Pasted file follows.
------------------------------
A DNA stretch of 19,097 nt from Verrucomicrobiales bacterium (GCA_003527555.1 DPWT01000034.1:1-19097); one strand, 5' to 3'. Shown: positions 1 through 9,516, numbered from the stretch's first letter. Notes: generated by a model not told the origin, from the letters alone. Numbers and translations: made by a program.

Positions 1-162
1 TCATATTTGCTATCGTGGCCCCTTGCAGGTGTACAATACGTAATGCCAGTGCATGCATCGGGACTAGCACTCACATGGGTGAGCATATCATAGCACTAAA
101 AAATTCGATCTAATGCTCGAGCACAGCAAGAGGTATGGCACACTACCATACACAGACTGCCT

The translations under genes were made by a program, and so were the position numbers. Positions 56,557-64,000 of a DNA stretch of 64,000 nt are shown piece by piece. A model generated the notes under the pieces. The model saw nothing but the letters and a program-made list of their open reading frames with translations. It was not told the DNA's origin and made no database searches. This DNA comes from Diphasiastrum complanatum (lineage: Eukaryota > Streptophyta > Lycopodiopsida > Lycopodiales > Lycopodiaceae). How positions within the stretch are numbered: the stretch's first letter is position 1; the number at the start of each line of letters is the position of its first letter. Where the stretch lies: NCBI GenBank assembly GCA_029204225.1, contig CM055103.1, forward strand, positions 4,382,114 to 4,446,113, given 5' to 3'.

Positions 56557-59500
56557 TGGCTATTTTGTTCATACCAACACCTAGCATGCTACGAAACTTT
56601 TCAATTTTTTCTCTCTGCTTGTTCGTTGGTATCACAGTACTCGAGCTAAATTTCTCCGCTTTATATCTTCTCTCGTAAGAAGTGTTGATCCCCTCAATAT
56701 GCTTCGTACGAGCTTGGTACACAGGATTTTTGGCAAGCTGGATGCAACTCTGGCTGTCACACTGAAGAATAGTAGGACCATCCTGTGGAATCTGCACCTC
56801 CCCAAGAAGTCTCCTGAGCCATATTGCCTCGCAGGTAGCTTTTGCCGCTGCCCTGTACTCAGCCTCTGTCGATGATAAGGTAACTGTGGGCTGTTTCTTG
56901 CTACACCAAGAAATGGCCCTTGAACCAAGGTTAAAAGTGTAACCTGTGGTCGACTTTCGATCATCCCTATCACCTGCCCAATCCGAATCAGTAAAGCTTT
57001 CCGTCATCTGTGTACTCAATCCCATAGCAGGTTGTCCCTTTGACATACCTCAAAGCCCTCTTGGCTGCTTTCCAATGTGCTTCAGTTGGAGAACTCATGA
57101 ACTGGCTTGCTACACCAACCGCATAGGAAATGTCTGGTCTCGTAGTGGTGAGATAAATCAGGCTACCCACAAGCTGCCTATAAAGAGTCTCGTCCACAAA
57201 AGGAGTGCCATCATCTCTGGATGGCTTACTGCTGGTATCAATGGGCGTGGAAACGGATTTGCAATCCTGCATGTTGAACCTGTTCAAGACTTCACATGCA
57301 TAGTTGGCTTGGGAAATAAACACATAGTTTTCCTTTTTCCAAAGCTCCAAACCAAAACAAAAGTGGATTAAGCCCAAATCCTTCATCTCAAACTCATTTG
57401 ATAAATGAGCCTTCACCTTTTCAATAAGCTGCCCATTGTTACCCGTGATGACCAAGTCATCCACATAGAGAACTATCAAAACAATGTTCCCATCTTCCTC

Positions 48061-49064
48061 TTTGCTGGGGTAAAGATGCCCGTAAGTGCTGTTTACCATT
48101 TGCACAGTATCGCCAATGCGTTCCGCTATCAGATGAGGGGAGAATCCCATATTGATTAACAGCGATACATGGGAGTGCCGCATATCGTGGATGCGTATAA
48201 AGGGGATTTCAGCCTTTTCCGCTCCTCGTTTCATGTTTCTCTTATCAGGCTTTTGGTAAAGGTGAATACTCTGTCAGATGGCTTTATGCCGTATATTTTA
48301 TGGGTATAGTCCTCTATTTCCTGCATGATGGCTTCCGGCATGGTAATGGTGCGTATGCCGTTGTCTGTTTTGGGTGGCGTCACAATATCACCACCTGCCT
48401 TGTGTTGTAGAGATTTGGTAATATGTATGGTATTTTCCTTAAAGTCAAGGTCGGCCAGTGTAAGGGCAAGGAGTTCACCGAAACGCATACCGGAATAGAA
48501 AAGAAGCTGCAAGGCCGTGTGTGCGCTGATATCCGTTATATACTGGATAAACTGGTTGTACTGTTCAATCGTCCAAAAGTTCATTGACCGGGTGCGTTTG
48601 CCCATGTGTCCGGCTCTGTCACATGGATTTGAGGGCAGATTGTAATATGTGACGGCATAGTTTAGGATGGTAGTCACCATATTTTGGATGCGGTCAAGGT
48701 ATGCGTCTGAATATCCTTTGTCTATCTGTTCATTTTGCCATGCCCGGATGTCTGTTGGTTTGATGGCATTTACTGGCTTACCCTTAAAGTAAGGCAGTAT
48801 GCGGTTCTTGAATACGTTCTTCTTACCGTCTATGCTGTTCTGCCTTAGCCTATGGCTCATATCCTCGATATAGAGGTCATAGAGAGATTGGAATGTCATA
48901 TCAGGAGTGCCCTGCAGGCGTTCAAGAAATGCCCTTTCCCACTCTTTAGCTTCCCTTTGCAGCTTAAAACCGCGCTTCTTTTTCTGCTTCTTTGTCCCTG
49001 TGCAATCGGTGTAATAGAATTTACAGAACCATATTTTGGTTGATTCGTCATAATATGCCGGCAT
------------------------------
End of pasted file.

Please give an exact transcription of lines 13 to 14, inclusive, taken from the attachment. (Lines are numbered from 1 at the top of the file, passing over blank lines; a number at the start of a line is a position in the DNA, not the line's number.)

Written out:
57101 ACTGGCTTGCTACACCAACCGCATAGGAAATGTCTGGTCTCGTAGTGGTGAGATAAATCAGGCTACCCACAAGCTGCCTATAAAGAGTCTCGTCCACAAA
57201 AGGAGTGCCATCATCTCTGGATGGCTTACTGCTGGTATCAATGGGCGTGGAAACGGATTTGCAATCCTGCATGTTGAACCTGTTCAAGACTTCACATGCA